Dear Lazyweb,

What's a way to re-mount a USB APFS read-only on macOS 10.14 or 15? I've resorted to this indignity, and it only works like 3/4ths of the time:

dev=`mount | grep "$dir" | sed 's/ .*//'`

# Doesn't work with AFPS:
( mount -ur -o nodev,nosuid "$dir" 2>&- >&- ) || (

 (            diskutil unmount "$dev" 2>&- >&-  ) ||
 ( sleep 10 ; diskutil unmount "$dev" 2>&- >&-  ) ||
 ( sleep 30 ; diskutil unmount "$dev" 2>&- >&-  ) ||
 ( sleep 30 ; diskutil unmount "$dev" 2>&- >&-  ) ||
 ( sleep 30 ; diskutil unmount "$dev" 2>&- >&-  ) ||
 echo "FAILED TO UNMOUNT $dev $dir"

 ( sleep 10 ; diskutil mount readOnly "$dev" 2>&- >&- ) ||
 ( sleep 30 ; diskutil mount readOnly "$dev" 2>&- >&- ) ||
 ( sleep 30 ; diskutil mount readOnly "$dev" 2>&- >&- ) ||
 ( sleep 30 ; diskutil mount readOnly "$dev" 2>&- >&- ) ||
 echo "FAILED TO REMOUNT $dev $dir"

It's the unmount step that fails most often ("busy"), though sometimes the mount step fails instead. Spotlight is turned off.

I have a backup drive that I rsync to periodically, and proper data hygiene demands that the drive be mounted writable only during the 5 minutes that I actually intend to be writing to it.

Previously, previously, previously.

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13 Responses:

  1. pj says:

    Maybe consider logging `lsof` output on fail so you can see what's keeping it busy?

    • Alex says:

      No need to lsof. It's mds that blocks unmount on macOS. It's always f*ing mds. Even when I explicitly flag a drive to not get indexed, it's mds.

      To be fair, I don't know that this is the case for our fair host, but would bet money on it.

      Blocking remount, on the other hand, is a different problem.

    • jwz says:

      Did that, and lsof doesn't show any open files on the volume in question.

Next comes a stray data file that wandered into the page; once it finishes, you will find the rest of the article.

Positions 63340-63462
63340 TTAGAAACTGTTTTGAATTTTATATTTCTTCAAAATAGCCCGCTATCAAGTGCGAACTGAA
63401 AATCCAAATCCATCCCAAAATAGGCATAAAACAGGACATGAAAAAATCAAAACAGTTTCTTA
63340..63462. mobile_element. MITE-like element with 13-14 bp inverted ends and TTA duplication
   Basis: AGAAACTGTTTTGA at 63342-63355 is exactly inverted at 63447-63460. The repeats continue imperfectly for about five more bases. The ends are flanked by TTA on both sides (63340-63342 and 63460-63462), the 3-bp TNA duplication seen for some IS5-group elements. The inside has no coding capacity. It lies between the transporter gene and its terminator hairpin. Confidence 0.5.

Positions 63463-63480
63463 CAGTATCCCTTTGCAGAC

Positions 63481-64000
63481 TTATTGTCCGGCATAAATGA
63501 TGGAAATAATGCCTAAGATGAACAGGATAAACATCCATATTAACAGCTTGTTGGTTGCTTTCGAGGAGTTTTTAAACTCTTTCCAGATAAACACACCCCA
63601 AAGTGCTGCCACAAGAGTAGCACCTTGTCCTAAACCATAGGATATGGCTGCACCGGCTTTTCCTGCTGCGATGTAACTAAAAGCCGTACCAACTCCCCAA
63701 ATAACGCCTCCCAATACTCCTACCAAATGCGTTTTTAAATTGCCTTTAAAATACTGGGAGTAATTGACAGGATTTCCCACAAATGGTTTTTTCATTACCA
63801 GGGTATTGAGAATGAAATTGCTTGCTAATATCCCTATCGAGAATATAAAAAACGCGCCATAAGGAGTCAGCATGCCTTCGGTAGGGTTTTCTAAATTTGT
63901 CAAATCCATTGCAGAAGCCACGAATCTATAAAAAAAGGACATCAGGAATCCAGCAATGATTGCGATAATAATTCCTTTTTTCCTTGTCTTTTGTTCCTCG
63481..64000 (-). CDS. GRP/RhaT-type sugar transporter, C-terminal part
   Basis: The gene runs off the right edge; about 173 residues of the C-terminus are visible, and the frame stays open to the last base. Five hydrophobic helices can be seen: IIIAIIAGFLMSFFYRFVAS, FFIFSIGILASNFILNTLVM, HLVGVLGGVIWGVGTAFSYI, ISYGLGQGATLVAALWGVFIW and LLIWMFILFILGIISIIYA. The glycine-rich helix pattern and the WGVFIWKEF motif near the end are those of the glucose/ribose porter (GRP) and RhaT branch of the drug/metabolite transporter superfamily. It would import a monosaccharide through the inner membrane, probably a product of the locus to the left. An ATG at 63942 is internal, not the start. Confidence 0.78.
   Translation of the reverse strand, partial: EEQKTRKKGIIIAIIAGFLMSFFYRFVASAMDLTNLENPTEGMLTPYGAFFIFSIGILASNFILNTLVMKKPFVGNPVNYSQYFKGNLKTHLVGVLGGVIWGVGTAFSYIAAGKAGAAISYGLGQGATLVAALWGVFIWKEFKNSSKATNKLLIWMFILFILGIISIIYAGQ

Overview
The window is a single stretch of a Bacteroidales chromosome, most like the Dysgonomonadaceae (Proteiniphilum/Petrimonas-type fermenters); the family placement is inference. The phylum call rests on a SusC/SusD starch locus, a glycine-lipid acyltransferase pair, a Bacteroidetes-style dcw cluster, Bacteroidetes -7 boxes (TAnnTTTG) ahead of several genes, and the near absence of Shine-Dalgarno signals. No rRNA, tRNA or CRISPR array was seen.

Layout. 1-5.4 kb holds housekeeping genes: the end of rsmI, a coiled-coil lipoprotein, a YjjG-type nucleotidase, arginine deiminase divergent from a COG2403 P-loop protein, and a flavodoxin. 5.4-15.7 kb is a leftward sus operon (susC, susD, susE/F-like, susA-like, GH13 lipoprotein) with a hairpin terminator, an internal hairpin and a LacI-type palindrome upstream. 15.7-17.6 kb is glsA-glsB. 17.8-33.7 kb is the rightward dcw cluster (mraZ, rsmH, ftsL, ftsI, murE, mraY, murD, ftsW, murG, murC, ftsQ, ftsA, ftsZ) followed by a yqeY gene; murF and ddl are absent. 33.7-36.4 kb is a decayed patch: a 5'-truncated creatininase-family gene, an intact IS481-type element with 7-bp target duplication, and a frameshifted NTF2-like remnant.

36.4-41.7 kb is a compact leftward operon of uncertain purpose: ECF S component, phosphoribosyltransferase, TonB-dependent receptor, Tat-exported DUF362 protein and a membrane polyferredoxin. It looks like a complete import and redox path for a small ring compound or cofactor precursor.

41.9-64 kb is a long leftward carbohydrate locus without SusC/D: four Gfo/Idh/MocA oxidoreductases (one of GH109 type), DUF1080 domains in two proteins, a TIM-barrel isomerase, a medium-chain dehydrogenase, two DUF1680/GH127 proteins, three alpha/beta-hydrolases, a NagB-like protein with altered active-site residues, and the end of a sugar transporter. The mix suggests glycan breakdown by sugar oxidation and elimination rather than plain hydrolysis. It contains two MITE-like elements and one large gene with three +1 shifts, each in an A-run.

I ran lsof after the first unmount failure, and before the second.

  2. Mark Crane says:

    This blog is a constant reminder that all technology is a flat rock on damp ground, and when you lift it up you will see something very unpleasant writhing around in the sunlight.

  3. Nicholas Riley says:

    My equivalent post-backup scripts use diskutil eject rather than diskutil unmount. Despite the fact that you have "ejected" a USB-connected disk you can still remount it without unplugging/replugging it. Perhaps this might work better?

    • k3ninho says:

      I'd prefer update-in-place of mount -ur / mount -uw, but mount_apfs isn't a nice POSIX-like or BSD-compatible citizen. The mount_apfs man page claims that it respects -ur or -o rdonly,update from mount (proper) but I can't get it to work.


  4. Liam says:

    I find using:
    diskutil unmount force device
    is successful.

    • jwz says:

      That's the same as pulling the power without unmounting, and it's a great way to get a corrupted file system (yes, even with SSDs and thumb drives.)

  5. Zygo says:

    I'm kind of boggled at the combination of "backups on removable storage locally attached to the origin host" and "data hygiene."

    If the host goes bad (failing RAM or PSU, ransomware, etc), it trashes both the original filesystem and the backup at the same time. That happens during those five minutes when the backup is active, so mount flags don't really do much. To prevent contamination, original and backup media should never be attached to the same physical host. The backup media host should be very strict about what it allows the origin media host to write on its disk.

    Do you at least have multiple offsite removable media, and rotate them, or do you just roll the dice on losing all the backups every time?

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